At Press Time

Nov 26, 2001  •  Post A Comment

NBC considering buying San Jose station KNTV
New York-Weeks of speculation about whether NBC is entertaining thoughts of buying KRON-TV, the Young Broadcasting-owned station fated to lose its NBC affiliation Jan. 1, took an unexpected and dramatic turn last week. Word surfaced that NBC also has been talking to Granite Broadcasting about buying KNTV, the San Jose station that is prepared, one way or the other, to become the San Francisco market’s NBC station on Jan. 1. A source close to Young said that the station group has not been talking exclusively to NBC and that interest in KRON has also been expressed by ABC and CBS (the latter of which would seem to be maxed out in terms of ownership restrictions because of its new duopoly of KBHK-TV and KPIX-TV). NBC had no comment, nor did Granite, Young, ABC or CBS.
`Millionaire’ cheating suspects grilled in U.K.
London-Three people were arrested last week on suspicion of cheating on the British version of “Who Wants to Be a Millionaire,” according to the Associated Press. Detectives interviewed Maj. Charles Ingram and his wife, Diana, who were arrested at their home west of London, then released on bail Thursday. The couple was ordered to return to a central London police station next month. An unidentified man was arrested Thursday in Cardiff, Wales. He was released on bail and is to return for questioning in February. The three were questioned over an allegation of conspiracy to defraud, and their homes were searched, but no one was charged, a Scotland Yard spokeswoman told the AP on Friday. A police inquiry began in September into an episode of the show in which Maj. Ingram won $1.41 million. The episode was not aired, and Maj. Ingram’s check was withheld because of the suspected cheating. News reports suggested that an audience member indicated the correct answers to him by coughing. Ms. Ingram and her brother, Adrian Pollock, had each previously won $45,000, on the show. She later wrote a book titled “Win a Million,” based on a theory she and her brother had used to succeed. After the inquiry was announced, Maj. Ingram held a news conference and denied wrongdoing.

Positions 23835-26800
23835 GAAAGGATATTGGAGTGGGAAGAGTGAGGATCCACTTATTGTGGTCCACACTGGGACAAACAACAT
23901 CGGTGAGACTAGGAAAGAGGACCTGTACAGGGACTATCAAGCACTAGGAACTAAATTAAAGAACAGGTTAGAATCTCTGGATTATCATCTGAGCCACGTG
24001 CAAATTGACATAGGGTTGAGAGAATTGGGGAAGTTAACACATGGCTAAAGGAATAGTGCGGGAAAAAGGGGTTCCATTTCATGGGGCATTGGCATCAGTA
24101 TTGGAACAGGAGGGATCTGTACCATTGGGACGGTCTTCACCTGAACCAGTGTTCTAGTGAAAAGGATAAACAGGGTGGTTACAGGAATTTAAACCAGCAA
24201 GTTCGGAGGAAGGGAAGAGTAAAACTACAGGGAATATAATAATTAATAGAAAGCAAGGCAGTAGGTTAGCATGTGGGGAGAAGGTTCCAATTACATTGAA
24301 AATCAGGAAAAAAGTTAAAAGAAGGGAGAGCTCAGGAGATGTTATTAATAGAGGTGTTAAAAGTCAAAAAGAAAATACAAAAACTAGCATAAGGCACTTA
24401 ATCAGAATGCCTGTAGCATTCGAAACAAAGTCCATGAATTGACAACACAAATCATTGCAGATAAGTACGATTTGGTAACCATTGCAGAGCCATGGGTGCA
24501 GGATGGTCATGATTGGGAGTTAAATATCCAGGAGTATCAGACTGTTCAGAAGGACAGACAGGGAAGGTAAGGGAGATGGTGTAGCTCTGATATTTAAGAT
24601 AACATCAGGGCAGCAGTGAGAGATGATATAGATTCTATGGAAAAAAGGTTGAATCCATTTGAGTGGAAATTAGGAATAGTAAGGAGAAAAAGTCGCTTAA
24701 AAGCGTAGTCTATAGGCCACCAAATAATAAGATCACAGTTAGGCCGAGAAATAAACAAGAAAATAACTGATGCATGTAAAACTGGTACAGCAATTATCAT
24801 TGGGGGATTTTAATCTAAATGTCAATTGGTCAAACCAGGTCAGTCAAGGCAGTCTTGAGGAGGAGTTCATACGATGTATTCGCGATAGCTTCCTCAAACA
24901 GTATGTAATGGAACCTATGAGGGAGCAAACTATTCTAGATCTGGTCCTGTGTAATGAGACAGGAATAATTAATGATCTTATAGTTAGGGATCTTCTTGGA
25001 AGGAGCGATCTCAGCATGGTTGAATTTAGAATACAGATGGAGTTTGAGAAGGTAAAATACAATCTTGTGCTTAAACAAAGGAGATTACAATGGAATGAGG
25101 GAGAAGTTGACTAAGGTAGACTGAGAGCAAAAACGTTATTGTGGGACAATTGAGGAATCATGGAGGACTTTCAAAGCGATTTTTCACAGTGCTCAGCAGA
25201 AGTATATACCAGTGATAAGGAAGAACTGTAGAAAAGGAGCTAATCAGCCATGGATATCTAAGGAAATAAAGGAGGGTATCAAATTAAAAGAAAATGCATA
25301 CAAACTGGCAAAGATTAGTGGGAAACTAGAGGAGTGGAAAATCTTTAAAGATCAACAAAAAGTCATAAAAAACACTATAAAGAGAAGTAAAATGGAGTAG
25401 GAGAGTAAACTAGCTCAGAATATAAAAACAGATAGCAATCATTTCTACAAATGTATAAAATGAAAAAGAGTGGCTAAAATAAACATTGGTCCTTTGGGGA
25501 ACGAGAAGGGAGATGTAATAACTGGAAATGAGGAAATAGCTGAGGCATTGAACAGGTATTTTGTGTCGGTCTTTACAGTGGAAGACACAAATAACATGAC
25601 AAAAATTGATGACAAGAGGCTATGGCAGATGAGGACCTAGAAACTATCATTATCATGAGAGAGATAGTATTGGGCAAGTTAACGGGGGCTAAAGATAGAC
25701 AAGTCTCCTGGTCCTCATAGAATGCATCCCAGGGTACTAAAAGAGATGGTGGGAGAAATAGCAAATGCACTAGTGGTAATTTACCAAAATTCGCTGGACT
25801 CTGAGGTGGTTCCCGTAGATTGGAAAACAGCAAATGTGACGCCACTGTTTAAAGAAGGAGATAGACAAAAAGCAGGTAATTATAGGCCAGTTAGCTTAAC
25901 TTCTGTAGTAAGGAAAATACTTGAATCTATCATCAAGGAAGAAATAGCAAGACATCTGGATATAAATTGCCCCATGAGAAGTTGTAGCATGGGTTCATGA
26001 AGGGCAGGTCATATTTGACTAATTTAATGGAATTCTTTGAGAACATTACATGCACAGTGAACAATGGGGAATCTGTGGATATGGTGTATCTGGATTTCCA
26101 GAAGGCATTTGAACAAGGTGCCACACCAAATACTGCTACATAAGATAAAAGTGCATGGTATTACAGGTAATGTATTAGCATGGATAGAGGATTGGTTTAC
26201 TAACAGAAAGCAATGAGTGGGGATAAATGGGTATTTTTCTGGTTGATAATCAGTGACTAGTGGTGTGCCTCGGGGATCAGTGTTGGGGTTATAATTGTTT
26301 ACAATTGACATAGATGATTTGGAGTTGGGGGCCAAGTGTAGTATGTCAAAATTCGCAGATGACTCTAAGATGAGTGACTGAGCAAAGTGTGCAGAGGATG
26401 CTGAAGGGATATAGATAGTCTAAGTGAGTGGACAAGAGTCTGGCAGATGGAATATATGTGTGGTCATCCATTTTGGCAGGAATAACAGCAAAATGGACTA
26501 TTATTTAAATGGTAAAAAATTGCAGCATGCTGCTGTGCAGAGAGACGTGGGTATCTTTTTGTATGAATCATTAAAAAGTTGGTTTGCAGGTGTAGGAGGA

Blockbuster cancels awards
Dallas-The Blockbuster Entertainment Awards, scheduled to be held next spring in Los Angeles and aired by Fox, have been canceled by the video rental giant. According to a report by the Associated Press, the Dallas-based company said it was uncertain how many viewers would watch in the post-Sept. 11 climate. Blockbuster spokeswoman Liz Green told the AP that Blockbuster’s decision to cancel was based partly on the experience of the Emmy Awards, which were postponed twice after Sept. 11 before taking place earlier this month in Los Angeles.
NBC says Olympics 92% sold
New York-Despite the events of Sept. 11 and a still-frigid economy, it appears marketers believe the Feb. 8-24 Olympic Winter Games in Salt Lake City remain a good investment, Advertising Age reports. The upcoming games, the first hosted by a U.S. city since the 1996 Summer Games, have attracted a record $869 million in sponsorships, and NBC says it’s 92 percent sold out for the broadcast.
“The moment is very right,” said Richard Notarianni, media director for Omnicom Group’s DDB Worldwide, New York. “You think historically there are times when sort of the nationalist side of the Olympics re-emerges. It hadn’t been that way for a while. It was sort of out of vogue to play on that. You can argue now that the tone of the country has definitely turned toward a nationalistic moment.” A prime-time 30-second spot on the Olympics is estimated to cost $600,000, according to industry executives. The average Super Bowl spot, by comparison, is expected to sell for below $2 million; the most costly series for advertising this season, CBS’s “Survivor: Africa,” carried an estimated price tag of $445,000 for a 30-second spot.